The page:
A perfect storm: migrancy and mining in the North West province
The platinum industry was severely affected by prolonged strikes in 2012 and 2014 , which lasted for months. Near Marikana in the North West Province of South Africa on 16 August 2015, police fired on strikers, killing 34 miners in the worst massacre since the transition to democracy in 1994. In both strikes, the miners and their families endured real hardship as they went months without pay.
The strikes could not be attributed simply to unusually low wages by national standards, although South African miners earned far less than their equals in Australia, the US and other industrialised economies. Yet virtually no other industry saw workplace conflict of the bitterness experienced on the platinum mines. Moreover, the other major employers within mining, mostly in gold and coal, also did not experience similarly prolonged and rancorous strikes.
It follows that stresses other than pay alone must be explored to explain the intensity of workplace conflict on the platinum mines.
In engagements led by the Presidency in 2012 and 2014, both employer and union representatives used the concept of migrant labour to capture the interaction between living and working conditions that caused unusual stress for miners in South Africa .
- they argued that circular migrant labour to the mines meant that:
- the miners suffered from stressful living and community conditions
- miners faced higher financial burdens because they provided for their families in labour - sending areas through remittances; and migrant labour was associated with a tradition of oppressive workplace relations and profound inequalities in returns from the mines, with an unusually large social and pay gap between workers and supervisors as well as a relatively low share of total value added going to labour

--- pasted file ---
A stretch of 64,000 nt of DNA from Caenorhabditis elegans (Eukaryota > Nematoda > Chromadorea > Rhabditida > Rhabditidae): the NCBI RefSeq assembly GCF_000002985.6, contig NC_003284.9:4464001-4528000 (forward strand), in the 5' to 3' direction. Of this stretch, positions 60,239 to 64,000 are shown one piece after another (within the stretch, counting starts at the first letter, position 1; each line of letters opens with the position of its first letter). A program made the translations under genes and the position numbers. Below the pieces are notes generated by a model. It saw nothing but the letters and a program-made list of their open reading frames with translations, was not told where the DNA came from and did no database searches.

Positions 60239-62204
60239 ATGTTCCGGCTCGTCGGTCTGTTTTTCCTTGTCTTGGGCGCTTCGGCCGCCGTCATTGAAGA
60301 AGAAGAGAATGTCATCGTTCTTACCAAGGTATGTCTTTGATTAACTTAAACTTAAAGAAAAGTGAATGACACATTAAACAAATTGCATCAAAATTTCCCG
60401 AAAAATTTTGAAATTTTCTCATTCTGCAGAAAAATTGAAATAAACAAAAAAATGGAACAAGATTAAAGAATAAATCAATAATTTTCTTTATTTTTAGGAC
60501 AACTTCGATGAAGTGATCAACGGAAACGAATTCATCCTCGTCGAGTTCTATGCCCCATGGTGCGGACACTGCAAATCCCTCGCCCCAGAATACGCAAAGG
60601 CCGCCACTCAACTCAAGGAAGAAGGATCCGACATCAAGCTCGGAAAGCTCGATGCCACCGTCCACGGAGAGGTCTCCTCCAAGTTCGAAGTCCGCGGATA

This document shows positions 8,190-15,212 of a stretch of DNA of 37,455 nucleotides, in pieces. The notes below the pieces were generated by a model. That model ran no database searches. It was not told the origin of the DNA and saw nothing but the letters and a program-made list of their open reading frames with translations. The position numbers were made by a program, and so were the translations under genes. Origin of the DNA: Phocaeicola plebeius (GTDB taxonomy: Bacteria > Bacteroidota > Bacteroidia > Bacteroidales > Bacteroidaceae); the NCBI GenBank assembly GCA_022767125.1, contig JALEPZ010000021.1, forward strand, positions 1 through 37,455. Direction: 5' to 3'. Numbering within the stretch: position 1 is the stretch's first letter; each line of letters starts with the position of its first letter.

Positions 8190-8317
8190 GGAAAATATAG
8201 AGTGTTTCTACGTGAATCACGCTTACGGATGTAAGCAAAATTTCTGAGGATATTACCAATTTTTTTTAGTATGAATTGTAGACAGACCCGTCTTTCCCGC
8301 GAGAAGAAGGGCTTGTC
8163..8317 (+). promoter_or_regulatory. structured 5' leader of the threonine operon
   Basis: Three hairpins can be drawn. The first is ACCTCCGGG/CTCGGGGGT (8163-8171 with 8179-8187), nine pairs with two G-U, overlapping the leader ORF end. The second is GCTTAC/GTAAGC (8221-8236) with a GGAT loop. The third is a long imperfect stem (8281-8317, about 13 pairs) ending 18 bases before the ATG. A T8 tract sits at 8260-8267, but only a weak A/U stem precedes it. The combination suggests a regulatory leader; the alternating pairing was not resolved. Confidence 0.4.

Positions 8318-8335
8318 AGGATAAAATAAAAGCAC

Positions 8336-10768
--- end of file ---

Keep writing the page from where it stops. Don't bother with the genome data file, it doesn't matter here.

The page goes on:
Recommendations: In this context, a first step would be to agree on what would constitute a decent workplace. Key elements include not only more equitable payscales, but also recognition for seniority and access to promotions, improved accountability from supervisors and management toward workers, greater equity and security for con tracted workers, and equal workplace facilities and social interaction between supervisors and workers. Such an agreement should make it easier to identify the practical interventions to transform the work organisation and supervision systems inherited fro m apartheid. Finally, the experience of the platinum belt underscore d the need for a better understanding of how the artificial geography of apartheid wa s being gradually transformed. Even with realistic interventions to improve production and employment, the former “homeland” regions could not conceivably support their 2015 populations. By extension, migration to economic centres was set to continue for the foreseeable future. In this context, it was important both to develop a more specific and realistic assessment of where economic opportunities could be created in historic labour - sending regions, and to analyse how the out - migration would affect human settlements and job needs in the rest of the country.